Early Lessons in Operations from COVID-19


3 min read

Now that almost everyone is working from home (WFH), it is increasingly clear that:

  1. The transition is smoother than expected for most
  2. There is likely a significant loss of productivity
  3. In B2C, customers are not receiving the same service levels they have grown to expect
  4. Managing is more intense

Let us review these points.

The transition is smoother than expected.

While contingency plans had been drawn and tested for decades (pre-Y2K), no one believed that the deployment of these plans could result in a new normal where (almost) everyone works from home for an unlimited or undefined period. Despite serious difficulties (for example, anxiety at closing quarterly results across sales, delivery and finance), employees are quickly getting used to work from home. It presents some challenges, particularly when children and parents share a home. But in the end, most operations are operating in a way that is smoother than expected.

There is a significant loss of productivity.

We, like many of our clients, are experiencing a certain loss of productivity. While we always had staff working from home, the recovery of urgent issues was often best addressed through a combination of physical and virtual teams, not only virtual teams. In addition, the dangers associated with COVID-19 are impacting the psyches of people in ways where — understandably so — fear and uncertainty about tomorrow are affecting people’s job performance. Finally, the processes in place in operations were relying on digital data combined with some physical teams. There is no human blind trust in data which makes some virtual communications necessary and which renders processes more complex. Whether the productivity loss is permanent or temporary is not yet known.

In B2C, customers are not receiving the same service levels they had grown to expect.

The sudden changes in goods and services provisioning has upended all existing processes to serve customers. It has resulted in very long queues despite added resources in a variety of locales, WFH or even hangars near airports (for example, call waiting time at travel businesses exceeds two hours several weeks after confinement started). The processes in place are overwhelmed by the volume and duration of calls. Every operational manager is falling short of his/her SLA requirements. And there is no planned return to normal in the short run. It is increasingly an area where humans have not been able to regain control by using the methods that worked so well, before.

Managing is more intense.

For most managers, the need to operate through focused meetings, including video in some cases, is making the work more intense. Over the years, managers had become accustomed to attending meetings and to focusing selectively during them. In the new WFH context, the rules are still new or are being created, and the lack of body language makes management work more intense. The change to “always-on” is real, since there are few breaks in a WFH day for a manager. Managers are either “booked” or “available,” and access to them is often not shielded by an army of executive assistants. Finally, managers have to relearn to show humanity at a time where everyone needs a lot of it, which requires energy.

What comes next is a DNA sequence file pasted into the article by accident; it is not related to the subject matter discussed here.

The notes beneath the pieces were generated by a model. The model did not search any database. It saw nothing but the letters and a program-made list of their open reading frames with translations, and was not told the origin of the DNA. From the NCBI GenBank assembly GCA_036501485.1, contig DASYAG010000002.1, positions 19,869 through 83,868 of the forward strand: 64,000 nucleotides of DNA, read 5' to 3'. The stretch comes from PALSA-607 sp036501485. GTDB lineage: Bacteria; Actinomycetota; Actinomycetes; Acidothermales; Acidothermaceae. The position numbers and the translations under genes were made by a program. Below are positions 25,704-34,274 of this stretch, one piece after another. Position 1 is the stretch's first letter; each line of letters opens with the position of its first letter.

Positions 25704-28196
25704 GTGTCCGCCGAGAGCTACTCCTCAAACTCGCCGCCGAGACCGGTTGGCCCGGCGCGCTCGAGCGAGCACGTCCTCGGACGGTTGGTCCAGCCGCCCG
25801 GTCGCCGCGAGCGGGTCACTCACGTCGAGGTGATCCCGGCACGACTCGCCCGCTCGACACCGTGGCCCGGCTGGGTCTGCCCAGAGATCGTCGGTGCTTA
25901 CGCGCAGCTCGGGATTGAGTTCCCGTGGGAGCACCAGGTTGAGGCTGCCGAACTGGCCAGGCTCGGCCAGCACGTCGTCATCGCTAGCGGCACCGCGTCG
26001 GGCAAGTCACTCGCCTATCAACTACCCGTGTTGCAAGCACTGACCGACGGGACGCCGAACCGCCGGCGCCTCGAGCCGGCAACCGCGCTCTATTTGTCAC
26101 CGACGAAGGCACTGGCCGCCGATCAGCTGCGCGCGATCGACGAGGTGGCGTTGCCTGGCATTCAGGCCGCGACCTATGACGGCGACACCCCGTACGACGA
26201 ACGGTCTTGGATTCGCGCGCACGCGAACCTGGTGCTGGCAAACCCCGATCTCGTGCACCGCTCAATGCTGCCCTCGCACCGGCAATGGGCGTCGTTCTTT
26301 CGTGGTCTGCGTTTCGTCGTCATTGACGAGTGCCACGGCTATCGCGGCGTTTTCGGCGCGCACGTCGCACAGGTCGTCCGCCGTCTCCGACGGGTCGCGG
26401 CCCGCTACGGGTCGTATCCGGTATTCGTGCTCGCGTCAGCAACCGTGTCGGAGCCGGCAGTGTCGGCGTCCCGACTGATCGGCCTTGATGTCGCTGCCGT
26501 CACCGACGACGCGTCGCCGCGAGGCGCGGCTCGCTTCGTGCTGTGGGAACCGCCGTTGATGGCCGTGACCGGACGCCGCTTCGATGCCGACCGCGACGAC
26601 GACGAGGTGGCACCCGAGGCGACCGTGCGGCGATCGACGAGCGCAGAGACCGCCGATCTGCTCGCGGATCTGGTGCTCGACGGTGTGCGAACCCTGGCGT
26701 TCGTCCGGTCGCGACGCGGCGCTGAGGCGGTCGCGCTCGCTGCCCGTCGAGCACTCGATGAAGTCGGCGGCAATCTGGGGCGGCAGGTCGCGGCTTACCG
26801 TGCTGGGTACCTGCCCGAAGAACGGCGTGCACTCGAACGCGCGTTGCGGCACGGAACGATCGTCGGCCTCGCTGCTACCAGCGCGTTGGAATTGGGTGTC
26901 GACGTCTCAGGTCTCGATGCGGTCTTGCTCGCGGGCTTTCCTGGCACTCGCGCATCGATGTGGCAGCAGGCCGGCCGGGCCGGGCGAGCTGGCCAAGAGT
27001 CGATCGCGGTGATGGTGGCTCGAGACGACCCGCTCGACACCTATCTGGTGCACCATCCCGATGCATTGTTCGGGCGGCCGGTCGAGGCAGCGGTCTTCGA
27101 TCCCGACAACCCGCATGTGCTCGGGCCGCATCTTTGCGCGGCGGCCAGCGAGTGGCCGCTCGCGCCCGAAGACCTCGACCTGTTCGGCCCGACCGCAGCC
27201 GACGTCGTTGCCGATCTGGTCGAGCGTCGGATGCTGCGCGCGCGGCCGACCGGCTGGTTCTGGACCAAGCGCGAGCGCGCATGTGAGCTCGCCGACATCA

What will the future hold?

While no one knows for sure what the future will hold despite all the daily messages we all receive from well-intended consultants, we can be sure there will be a tomorrow based on a new normal. If we were to extrapolate from the lessons above, organizations might accept to be less dependent on physical and centralized locations, offering options to their employees. It will require working smoothly between physical teams and virtualized environments because both are likely to remain. Organizations will regain productivity when everyone trusts the data, and once processes are seamless between virtual and physical teams. Interpretation of data by gurus will be de-emphasized to the benefit of data clarity provided by the systemic application of AI and data science. Managers will be re-emphasized and will be informed in real-time about all dimensions of the operations they manage. This includes human (e.g., mood), end-to-end processes (including all of them from front to back office), or instantaneous reallocation of resources when bottlenecks or errors appear. It is likely that the world will be increasingly digital but will also re-integrate its human dimensions for decision-making.

Stay safe and let us have hope again.

Pierre Buhler is the CEO of CKM Analytix, an AI and data science product company focused on deploying AI in operations to improve efficiency, increase customer care and mitigate risks. CKM Analytix is also supporting state and local health organizations with analytics to match COVID-19 PPE needs to supplies in real-time.

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